Summary

The Interagency Performance Evaluation Task Force (IPET) was established in October, 2005 by the U.S. Army Corps of Engineers to evaluate the performance of the New Orleans hurricane protection system during Hurricane Katrina. In December, 2005 the National Academy of Engineering/National Research Council (NAE/NRC) Committee on the New Orleans Hurricane Protection Projects was established to provide independent, expert advice to the IPET by reviewing a series of IPET draft reports.

This is the NAE/NRC committee’s fifth and final report. It provides the committee’s assessment of the IPET draft final report that was issued in June, 2008. It also summarizes the committee’s views on key lessons learned from the Katrina experience and their implications for future hurricane preparedness and planning for south Louisiana (the committee’s full statement of task is listed in Appendix A).

REVIEW OF THE IPET DRAFT FINAL REPORT

IPET Study Objectives and Key Contributions

The IPET conducted its evaluations in five areas:

  1. design and status of the hurricane protection system pre-Katrina;

  2. storm surges and waves generated by Hurricane Katrina;

  3. performance of the hurricane protection system during and after the storm;

  4. societal-related consequences of Katrina-related damage; and,

  5. risks to New Orleans and the region posed by future tropical storms.

The IPET studies and draft final report represented important advances in characterizing and understanding the nature of Gulf hurricanes, and the storm surge response along the northern Gulf coast and the greater New Orleans area hurricane protection system. The IPET studies also have made significant contributions to simulating hurricane impacts and characterizing the collective effects of hurricane damage. The modeling procedures developed by IPET to help visualize and manage risk in communities impacted by Hurricane Katrina



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Summary T he Interagency Performance Evaluation Task Force (IPET) was established in October, 2005 by the U.S. Army Corps of Engineers to evaluate the performance of the New Orleans hurricane protection system during Hurricane Katrina. In December, 2005 the National Academy of Engineering/National Research Council (NAE/NRC) Committee on the New Orleans Hurricane Protection Projects was established to provide independent, expert advice to the IPET by reviewing a series of IPET draft reports. This is the NAE/NRC committee’s fifth and final report. It provides the committee’s assessment of the IPET draft final report that was issued in June, 2008. It also summarizes the committee’s views on key lessons learned from the Katrina experience and their implications for future hurricane preparedness and planning for south Louisiana (the committee’s full statement of task is listed in Appendix A). REVIEW OF THE IPET DRAFT FINAL REPORT IPET Study Objectives and Key Contributions The IPET conducted its evaluations in five areas: 1. design and status of the hurricane protection system pre-Katrina; 2. storm surges and waves generated by Hurricane Katrina; 3. performance of the hurricane protection system during and after the storm; 4. societal-related consequences of Katrina-related damage; and, 5. risks to New Orleans and the region posed by future tropical storms. The IPET studies and draft final report represented important advances in characterizing and understanding the nature of Gulf hurricanes, and the storm surge response along the northern Gulf coast and the greater New Orleans area hurricane protection system. The IPET studies also have made significant contributions to simulating hurricane impacts and characterizing the collective effects of hurricane damage. The modeling procedures developed by IPET to help visualize and manage risk in communities impacted by Hurricane Katrina 1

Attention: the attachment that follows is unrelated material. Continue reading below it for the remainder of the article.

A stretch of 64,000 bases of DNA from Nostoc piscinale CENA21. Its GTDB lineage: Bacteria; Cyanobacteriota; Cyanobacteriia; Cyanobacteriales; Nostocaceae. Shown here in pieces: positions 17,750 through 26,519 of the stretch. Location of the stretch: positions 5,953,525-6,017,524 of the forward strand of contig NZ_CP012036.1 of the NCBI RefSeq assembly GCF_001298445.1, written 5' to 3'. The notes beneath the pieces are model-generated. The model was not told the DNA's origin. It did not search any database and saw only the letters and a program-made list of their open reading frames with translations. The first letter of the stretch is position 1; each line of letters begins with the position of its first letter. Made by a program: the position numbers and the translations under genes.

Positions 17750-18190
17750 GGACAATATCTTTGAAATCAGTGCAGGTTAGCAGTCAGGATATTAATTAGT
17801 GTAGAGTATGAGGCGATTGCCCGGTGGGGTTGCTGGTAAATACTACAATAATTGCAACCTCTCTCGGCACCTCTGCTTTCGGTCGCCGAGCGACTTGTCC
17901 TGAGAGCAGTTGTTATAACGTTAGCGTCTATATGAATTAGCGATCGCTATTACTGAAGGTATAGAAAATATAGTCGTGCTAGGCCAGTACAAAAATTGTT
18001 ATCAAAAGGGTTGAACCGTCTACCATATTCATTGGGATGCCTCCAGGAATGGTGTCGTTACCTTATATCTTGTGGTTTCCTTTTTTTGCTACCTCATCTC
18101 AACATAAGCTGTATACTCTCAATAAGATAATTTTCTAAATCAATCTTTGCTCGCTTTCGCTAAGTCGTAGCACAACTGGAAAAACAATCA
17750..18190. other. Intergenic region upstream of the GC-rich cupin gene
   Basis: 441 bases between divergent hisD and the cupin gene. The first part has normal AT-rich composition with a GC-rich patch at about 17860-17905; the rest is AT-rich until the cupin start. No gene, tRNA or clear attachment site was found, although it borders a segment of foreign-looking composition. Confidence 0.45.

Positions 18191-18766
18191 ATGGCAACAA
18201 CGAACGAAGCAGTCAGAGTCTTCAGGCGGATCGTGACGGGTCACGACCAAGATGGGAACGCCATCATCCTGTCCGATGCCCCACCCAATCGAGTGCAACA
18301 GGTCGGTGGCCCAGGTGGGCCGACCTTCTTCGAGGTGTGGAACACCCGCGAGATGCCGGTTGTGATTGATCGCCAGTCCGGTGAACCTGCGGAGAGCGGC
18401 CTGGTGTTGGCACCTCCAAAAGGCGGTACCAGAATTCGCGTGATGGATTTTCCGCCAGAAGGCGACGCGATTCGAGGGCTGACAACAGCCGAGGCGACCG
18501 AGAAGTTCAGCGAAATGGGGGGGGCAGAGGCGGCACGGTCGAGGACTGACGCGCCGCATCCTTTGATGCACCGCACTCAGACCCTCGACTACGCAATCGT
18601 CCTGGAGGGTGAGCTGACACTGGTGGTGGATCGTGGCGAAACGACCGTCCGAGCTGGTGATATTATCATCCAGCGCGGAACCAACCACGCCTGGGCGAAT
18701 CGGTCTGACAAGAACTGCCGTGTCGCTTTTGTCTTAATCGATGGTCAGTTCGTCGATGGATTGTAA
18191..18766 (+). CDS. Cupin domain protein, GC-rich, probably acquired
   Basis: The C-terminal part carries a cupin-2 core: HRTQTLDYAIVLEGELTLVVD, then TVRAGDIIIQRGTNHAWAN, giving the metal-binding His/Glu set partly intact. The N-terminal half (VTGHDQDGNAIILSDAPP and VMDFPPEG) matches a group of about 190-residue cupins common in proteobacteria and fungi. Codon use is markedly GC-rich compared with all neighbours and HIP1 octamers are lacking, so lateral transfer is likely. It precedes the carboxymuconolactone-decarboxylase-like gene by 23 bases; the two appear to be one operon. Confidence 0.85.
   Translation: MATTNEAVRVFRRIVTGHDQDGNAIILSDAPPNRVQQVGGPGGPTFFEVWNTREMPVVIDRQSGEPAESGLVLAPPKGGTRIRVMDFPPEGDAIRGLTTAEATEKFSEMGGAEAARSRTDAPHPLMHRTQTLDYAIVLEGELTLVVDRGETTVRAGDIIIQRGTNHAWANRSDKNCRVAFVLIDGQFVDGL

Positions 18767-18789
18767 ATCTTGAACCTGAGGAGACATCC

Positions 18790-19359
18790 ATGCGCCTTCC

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2 The New Orleans Hurricane Protection System have improved knowledge of regional vulnerability to hurricanes and storm surge. This NAE/NRC committee compliments the IPET on the extensive work that went into completing this study. It is crucial that the IPET work be easily accessible and understandable to the public and that the IPET makes a strong effort to present its key findings in as clear and organized a manner as possible. This is all the more important given the multi-year delay in completing this study as compared to the original study time table, and the implications this time lapse has had in removing the experience with Hurricane Katrina from the public’s consciousness. Limitations and Key Areas for Improvement The IPET draft final of June 2008 includes eight volumes, a ninth volume of general appendices, and covers roughly 7,500 pages. The report’s eight main volumes naturally are of different sizes and they were produced on different schedules. Some of these volumes were essentially completed in 2006 or 2007 and changed little or not at all since then. In many ways, the IPET report Volume VIII, entitled “Engineering and Operational Risk and Reliability Analysis,” became the most important and prominent volume of the entire study. The research and development entailed in creating the June 2008 version of Volume VIII probably exceeded the IPET team’s original expectations. This NAE/NRC committee’s previous (fourth) report was a specific review of a draft of Volume VIII only, and much of the IPET effort in 2007-2008 was devoted to additional analyses within Volume VIII. It thus is appropriate that this section begin with comments regarding the IPET Volume VIII. It also contains a recommendation regarding interagency cooperation, and concludes with recommendations regarding organization and presentation of the entire IPET draft final report. Volume VIII Among the important findings from Volume VIII is a set of inundation maps for the New Orleans metro region. The results conveyed in these maps are of great importance and interest to citizens, businesses, and government agencies that are making plans for resettlement and redevelopment in this region. Volume VIII presents these important inundation maps, but there is only limited discussion of their implications. Volume VIII would be strengthened by adding an explicit, detailed discussion of the inundation maps and their implications for the spatial distribution of risk across the city and the region.